It comes with every standard feature you’d expect from a BMW which starts at $73,900, but you can quickly increase that price with some other premium interior features like glass controls for the push-button start, shift lever, iDrive controller, and radio controls, an LED “Sky Lounge” panoramic roof, and front ventilated and massaging seats. I’m sure most X7s you’ll see stocked on dealership lots will be close to if not in excess of $100,000.

The X7 launches as the X7 xDrive40i and xDrive50i, which in English means the 3.0-liter twin-scroll turbocharged straight-six  engine is standard and the 4.4-liter twin-turbocharged V8 is optional. Those produce 335 horsepower/330 lb.-ft. of torque and 456 horsepower/479 lb.-ft. of torque respectively. All-wheel drive and an eight-speed StepTronic is standard on both and a locking rear diff is optional.

The X7 rides on standard two-axle air suspension which is controlled by a dynamic damper system. They say it’ll handle like a BMW and stuff but we all know that’s a load of crap. Its ride height is adjustable so it can help clear obstacles if you ever need to go off road with it, but don’t expect this thing to tackle corners with #dynamism while it weighs up to 5,600 pounds.

It’s a big, luxurious, and exceptionally hideous SUV thing that people will surely be lining up to buy as they would a new iPhone. Pricing starts at $73,900 for the X7 xDrive40i and $92,600 for the X7 xDrive50i. They’re taking reservations online. I’m not telling you where to go for it because I love you too much to do that.

[Source: BMW]

Ford extending GT production

In happier news, Ford has announced that an additional 350 GTs will be seeing the light of collector car showrooms soon. The GT supercar was originally intended to be limited to 1,000 units with production ending in 2020, but due to popular demand and well over 6,000 applications from interested buyers, they’ve extended that to 1,350 units to be built through 2022.

Even though they already have plenty of applications to choose from, they’re re-opening the final owner application process on November 8th for 30 days on .

By adding another two years to the production run, could this also be a move to extend the Ford GT’s eligibility in IMSA and WEC? Or perhaps they’re open to the FIA’s new “hypercar” regulations (which launch in 2020) for WEC after all?

[Source: Ford]

Tesla Model 3 finally gets a cheaper version

Tesla’s Model 3 launch has been largely seen as a huge success for the brand as they work overtime to crank out their first truly high volume car, but it hasn’t been without its fair share of headaches stemming from build quality issues, production delays, and a lengthy delivery process. However one of the most consistent complaints from the general car-buying public revolved around the price. When the Model 3 made its debut a few years back, its $35,000 starting price was brought up repeatedly. But every Model 3 they’ve built so far has been significantly more than that, sometimes by more than double. But yesterday they announced they were one step closer to fulfilling that promise.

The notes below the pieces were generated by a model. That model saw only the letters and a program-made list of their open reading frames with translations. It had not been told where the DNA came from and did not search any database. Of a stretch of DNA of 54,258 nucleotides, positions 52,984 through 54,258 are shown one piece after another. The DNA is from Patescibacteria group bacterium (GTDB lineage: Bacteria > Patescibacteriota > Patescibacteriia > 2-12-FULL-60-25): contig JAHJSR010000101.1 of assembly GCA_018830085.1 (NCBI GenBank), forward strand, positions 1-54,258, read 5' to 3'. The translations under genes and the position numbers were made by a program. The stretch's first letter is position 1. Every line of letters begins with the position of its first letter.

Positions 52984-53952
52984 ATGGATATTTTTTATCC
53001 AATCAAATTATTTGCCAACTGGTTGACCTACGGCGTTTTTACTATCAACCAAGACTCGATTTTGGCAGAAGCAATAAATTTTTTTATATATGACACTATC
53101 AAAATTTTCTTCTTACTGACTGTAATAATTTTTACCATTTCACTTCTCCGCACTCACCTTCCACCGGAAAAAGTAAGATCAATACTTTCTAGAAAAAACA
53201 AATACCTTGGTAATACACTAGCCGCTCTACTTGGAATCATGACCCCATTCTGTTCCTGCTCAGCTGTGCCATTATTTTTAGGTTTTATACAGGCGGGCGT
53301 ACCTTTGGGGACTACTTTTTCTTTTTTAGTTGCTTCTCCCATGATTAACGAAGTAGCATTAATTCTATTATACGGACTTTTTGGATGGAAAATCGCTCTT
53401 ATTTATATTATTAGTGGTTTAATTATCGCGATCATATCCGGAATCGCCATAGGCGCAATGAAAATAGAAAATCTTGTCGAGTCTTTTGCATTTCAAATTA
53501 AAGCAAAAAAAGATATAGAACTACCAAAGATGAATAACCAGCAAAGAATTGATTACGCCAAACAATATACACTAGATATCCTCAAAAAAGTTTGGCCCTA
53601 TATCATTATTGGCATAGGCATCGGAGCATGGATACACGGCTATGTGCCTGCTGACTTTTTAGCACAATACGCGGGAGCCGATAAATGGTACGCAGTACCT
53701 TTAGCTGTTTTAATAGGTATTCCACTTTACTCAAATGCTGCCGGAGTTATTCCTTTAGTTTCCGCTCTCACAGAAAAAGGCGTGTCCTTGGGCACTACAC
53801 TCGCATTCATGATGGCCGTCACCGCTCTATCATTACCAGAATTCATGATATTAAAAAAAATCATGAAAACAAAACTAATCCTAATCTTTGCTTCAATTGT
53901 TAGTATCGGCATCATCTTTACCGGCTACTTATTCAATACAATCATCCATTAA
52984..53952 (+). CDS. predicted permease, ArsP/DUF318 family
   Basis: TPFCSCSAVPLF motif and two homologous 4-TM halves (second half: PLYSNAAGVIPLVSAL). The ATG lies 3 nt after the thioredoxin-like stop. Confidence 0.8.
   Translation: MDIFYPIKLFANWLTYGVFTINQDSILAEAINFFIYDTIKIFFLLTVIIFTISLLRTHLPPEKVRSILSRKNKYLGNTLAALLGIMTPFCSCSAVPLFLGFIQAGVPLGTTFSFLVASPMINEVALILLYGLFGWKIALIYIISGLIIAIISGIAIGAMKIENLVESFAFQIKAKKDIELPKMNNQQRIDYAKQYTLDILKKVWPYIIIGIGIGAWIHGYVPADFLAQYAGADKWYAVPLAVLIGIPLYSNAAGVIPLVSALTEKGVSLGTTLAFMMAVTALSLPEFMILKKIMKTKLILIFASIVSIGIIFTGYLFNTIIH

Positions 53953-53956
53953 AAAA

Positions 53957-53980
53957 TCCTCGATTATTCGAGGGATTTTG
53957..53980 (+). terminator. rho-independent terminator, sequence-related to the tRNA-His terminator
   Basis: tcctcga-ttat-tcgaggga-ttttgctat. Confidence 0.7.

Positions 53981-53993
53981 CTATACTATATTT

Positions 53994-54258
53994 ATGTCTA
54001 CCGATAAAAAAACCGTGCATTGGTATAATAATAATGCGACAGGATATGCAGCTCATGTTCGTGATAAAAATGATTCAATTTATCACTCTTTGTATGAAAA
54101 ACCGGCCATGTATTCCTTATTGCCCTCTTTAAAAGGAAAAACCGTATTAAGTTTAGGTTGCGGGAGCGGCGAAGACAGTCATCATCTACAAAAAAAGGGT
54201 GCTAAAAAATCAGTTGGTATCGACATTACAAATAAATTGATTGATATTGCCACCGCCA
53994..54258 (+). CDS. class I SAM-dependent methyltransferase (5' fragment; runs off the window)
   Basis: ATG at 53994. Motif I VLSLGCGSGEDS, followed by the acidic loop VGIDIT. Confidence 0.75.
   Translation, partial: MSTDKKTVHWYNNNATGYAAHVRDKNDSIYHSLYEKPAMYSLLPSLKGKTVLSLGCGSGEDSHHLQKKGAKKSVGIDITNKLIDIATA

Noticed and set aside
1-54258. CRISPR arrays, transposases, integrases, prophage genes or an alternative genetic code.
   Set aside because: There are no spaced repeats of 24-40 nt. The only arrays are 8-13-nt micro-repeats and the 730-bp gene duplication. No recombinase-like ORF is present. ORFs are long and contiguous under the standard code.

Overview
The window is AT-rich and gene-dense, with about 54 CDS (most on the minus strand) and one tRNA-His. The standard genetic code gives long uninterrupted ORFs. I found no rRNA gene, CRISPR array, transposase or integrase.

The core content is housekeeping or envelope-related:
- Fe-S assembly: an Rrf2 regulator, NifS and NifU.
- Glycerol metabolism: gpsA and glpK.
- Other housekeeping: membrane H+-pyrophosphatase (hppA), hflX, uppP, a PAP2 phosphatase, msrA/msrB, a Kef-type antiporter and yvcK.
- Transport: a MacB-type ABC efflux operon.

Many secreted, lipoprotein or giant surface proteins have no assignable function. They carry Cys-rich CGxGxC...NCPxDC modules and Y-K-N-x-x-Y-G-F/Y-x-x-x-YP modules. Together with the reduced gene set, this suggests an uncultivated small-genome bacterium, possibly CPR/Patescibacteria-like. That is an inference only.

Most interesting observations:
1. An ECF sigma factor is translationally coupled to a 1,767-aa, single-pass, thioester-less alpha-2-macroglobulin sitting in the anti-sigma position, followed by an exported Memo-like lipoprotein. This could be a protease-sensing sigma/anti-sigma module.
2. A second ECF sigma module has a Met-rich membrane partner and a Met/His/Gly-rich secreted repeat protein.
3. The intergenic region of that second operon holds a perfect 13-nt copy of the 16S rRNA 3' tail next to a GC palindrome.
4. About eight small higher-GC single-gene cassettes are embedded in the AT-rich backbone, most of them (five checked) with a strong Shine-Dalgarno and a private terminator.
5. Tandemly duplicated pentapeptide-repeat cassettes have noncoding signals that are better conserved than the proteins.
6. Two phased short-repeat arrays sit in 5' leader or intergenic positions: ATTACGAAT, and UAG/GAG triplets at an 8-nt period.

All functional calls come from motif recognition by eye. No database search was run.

A new Model 3 version was added to the lineup and it brings the starting price down to $45,000 before incentives. The Mid Range Model 3 features the same battery pack as the Long Range version but it has fewer cells, which reduces driving range to 260 miles as opposed to 310. It’s more or less the same iPhone on wheels as any other Model 3 but with a shorter range. Note that this price does not include Autopilot, a $5,000 option.

By cutting off some cells from the battery pack they already use, they’re able to start rolling these Mid Range models out now and that’s crucial for one thing… tax credits. Currently there’s a hefty $7,500 federal tax credit an additional $3,500 up for grabs for California customers on all new EV purchases. If they can build your car soon enough (build time is 6-10 weeks), you can basically end up with the mythical $35,000 Model 3. But that price won’t last for very long. The federal tax credit is set to expire for Tesla and will be gone by the time they could start production on a new battery pack.

Those looking for the true $35,000 Model 3 will have to wait for the Short Range Model 3 which is currently 4-6 panel gaps months out.

[Source: Tesla via ]

What’s your automotive news?

That’s all I’ve got for you this week, so now it’s your turn. If you saw anything, fixed something, broke everything, or otherwise did anything even remotely car related that you want to share with your fellow hoon, sound off in the comments.

Have a good weekend.

[Image © 2018 Redusernab/Greg Kachadurian]

  • “People who are understated and sensible can end up in a Honda or a Volvo.”

    I was a judge at last weekend’s Lemons race at The Ridge. I forgot to bring a camera. Nick Pon brought a camera.

    • Zentropy

      Oh no… those aren’t grilles from an Amazon are they?

      • No, that’s the correct factory-original redesign of the DAF 66 grille which… Oh. The other car.

        Yes.

  • tonyola

    I have one word for the front of the X7 – gack!

    • Manic_King

      I wonder if some co will start making nicer looking aftermarket grilles and bumpers for that X7. I was wondering also for E63/64 rear hatch (to de-Banglefy that mess, could have been kinda Porsche look rear end), didn’t happen though. Some MS Paint magic for ideas: